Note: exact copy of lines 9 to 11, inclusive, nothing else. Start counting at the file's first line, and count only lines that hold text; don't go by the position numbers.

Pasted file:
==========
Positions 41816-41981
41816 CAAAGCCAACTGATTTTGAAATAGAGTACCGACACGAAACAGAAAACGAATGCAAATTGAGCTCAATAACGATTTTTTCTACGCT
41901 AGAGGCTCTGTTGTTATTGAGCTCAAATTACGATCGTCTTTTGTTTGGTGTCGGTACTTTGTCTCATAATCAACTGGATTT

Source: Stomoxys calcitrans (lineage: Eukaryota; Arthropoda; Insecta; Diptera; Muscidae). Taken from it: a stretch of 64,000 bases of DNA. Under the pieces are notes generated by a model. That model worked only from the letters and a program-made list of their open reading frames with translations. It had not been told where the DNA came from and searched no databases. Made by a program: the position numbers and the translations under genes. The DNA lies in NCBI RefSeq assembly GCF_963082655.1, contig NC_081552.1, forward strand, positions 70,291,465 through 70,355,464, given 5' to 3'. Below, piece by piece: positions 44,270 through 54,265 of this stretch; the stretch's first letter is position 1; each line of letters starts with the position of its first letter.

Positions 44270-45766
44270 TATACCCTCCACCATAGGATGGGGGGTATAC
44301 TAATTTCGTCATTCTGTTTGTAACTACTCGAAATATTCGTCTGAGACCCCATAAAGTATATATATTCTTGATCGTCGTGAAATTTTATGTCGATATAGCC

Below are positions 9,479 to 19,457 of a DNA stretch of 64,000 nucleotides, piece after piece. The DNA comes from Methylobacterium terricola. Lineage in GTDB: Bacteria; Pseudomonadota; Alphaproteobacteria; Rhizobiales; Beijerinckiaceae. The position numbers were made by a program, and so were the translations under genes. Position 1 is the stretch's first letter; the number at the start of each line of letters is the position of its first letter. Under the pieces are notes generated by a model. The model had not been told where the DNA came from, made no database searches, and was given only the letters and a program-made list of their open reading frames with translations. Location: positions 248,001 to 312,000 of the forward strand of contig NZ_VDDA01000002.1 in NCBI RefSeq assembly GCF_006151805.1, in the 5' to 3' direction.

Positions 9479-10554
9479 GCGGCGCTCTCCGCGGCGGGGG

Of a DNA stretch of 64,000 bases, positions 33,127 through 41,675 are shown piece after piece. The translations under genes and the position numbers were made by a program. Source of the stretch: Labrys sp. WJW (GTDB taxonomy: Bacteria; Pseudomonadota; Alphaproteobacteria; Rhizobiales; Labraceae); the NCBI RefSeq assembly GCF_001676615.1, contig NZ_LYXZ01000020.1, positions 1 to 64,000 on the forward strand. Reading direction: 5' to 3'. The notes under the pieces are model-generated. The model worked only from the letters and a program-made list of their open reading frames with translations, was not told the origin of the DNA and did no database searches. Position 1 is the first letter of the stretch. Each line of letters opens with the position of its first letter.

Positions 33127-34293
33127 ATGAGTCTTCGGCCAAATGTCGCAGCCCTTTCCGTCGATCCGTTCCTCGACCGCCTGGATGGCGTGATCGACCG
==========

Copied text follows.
Positions 9479-10554
9479 GCGGCGCTCTCCGCGGCGGGGG

Of a DNA stretch of 64,000 bases, positions 33,127 through 41,675 are shown piece after piece. The translations under genes and the position numbers were made by a program. Source of the stretch: Labrys sp. WJW (GTDB taxonomy: Bacteria; Pseudomonadota; Alphaproteobacteria; Rhizobiales; Labraceae); the NCBI RefSeq assembly GCF_001676615.1, contig NZ_LYXZ01000020.1, positions 1 to 64,000 on the forward strand. Reading direction: 5' to 3'. The notes under the pieces are model-generated. The model worked only from the letters and a program-made list of their open reading frames with translations, was not told the origin of the DNA and did no database searches. Position 1 is the first letter of the stretch. Each line of letters opens with the position of its first letter.